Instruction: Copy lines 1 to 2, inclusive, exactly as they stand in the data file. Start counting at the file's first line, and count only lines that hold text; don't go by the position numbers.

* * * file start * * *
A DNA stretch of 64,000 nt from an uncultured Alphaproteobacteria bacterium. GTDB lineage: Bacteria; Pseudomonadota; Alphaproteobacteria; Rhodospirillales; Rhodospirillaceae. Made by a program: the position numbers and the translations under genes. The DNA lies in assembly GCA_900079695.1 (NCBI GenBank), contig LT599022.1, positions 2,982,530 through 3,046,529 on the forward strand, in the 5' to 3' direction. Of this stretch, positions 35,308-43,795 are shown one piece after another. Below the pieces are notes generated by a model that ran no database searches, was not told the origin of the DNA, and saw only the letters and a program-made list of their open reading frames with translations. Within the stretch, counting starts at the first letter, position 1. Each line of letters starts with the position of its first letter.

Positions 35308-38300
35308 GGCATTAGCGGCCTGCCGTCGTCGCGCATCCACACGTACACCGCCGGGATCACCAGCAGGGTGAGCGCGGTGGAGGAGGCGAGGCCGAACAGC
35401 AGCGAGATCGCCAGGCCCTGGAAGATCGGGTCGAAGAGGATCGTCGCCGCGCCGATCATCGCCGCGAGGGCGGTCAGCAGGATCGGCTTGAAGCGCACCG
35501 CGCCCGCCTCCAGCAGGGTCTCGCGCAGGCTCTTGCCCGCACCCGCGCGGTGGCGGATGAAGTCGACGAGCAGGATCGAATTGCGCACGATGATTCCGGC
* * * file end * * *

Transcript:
A DNA stretch of 64,000 nt from an uncultured Alphaproteobacteria bacterium. GTDB lineage: Bacteria; Pseudomonadota; Alphaproteobacteria; Rhodospirillales; Rhodospirillaceae. Made by a program: the position numbers and the translations under genes. The DNA lies in assembly GCA_900079695.1 (NCBI GenBank), contig LT599022.1, positions 2,982,530 through 3,046,529 on the forward strand, in the 5' to 3' direction. Of this stretch, positions 35,308-43,795 are shown one piece after another. Below the pieces are notes generated by a model that ran no database searches, was not told the origin of the DNA, and saw only the letters and a program-made list of their open reading frames with translations. Within the stretch, counting starts at the first letter, position 1. Each line of letters starts with the position of its first letter.

Positions 35308-38300